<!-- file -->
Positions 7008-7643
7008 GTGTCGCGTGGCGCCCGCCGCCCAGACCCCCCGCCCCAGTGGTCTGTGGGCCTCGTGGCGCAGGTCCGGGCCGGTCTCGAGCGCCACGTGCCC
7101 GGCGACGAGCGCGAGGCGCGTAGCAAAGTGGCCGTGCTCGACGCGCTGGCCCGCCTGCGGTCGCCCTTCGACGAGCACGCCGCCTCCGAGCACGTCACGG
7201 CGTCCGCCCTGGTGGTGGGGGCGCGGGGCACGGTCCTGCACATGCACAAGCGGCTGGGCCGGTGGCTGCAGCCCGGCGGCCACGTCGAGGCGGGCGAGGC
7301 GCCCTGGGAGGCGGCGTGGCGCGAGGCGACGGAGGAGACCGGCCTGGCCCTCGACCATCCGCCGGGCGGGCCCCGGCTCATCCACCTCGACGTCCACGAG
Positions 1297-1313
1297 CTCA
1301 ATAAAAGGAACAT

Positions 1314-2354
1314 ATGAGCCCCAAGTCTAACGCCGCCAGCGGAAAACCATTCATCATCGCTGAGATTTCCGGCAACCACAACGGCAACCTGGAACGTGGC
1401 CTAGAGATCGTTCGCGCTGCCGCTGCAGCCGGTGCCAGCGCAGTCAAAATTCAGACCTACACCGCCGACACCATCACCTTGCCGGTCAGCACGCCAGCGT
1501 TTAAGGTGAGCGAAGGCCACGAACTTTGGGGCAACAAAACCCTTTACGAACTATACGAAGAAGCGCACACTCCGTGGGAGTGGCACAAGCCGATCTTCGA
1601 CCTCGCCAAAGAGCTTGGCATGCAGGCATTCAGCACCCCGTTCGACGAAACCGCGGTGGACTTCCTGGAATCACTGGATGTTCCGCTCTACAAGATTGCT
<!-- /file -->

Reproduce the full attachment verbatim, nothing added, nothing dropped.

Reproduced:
Positions 7008-7643
7008 GTGTCGCGTGGCGCCCGCCGCCCAGACCCCCCGCCCCAGTGGTCTGTGGGCCTCGTGGCGCAGGTCCGGGCCGGTCTCGAGCGCCACGTGCCC
7101 GGCGACGAGCGCGAGGCGCGTAGCAAAGTGGCCGTGCTCGACGCGCTGGCCCGCCTGCGGTCGCCCTTCGACGAGCACGCCGCCTCCGAGCACGTCACGG
7201 CGTCCGCCCTGGTGGTGGGGGCGCGGGGCACGGTCCTGCACATGCACAAGCGGCTGGGCCGGTGGCTGCAGCCCGGCGGCCACGTCGAGGCGGGCGAGGC
7301 GCCCTGGGAGGCGGCGTGGCGCGAGGCGACGGAGGAGACCGGCCTGGCCCTCGACCATCCGCCGGGCGGGCCCCGGCTCATCCACCTCGACGTCCACGAG
Positions 1297-1313
1297 CTCA
1301 ATAAAAGGAACAT

Positions 1314-2354
1314 ATGAGCCCCAAGTCTAACGCCGCCAGCGGAAAACCATTCATCATCGCTGAGATTTCCGGCAACCACAACGGCAACCTGGAACGTGGC
1401 CTAGAGATCGTTCGCGCTGCCGCTGCAGCCGGTGCCAGCGCAGTCAAAATTCAGACCTACACCGCCGACACCATCACCTTGCCGGTCAGCACGCCAGCGT
1501 TTAAGGTGAGCGAAGGCCACGAACTTTGGGGCAACAAAACCCTTTACGAACTATACGAAGAAGCGCACACTCCGTGGGAGTGGCACAAGCCGATCTTCGA
1601 CCTCGCCAAAGAGCTTGGCATGCAGGCATTCAGCACCCCGTTCGACGAAACCGCGGTGGACTTCCTGGAATCACTGGATGTTCCGCTCTACAAGATTGCT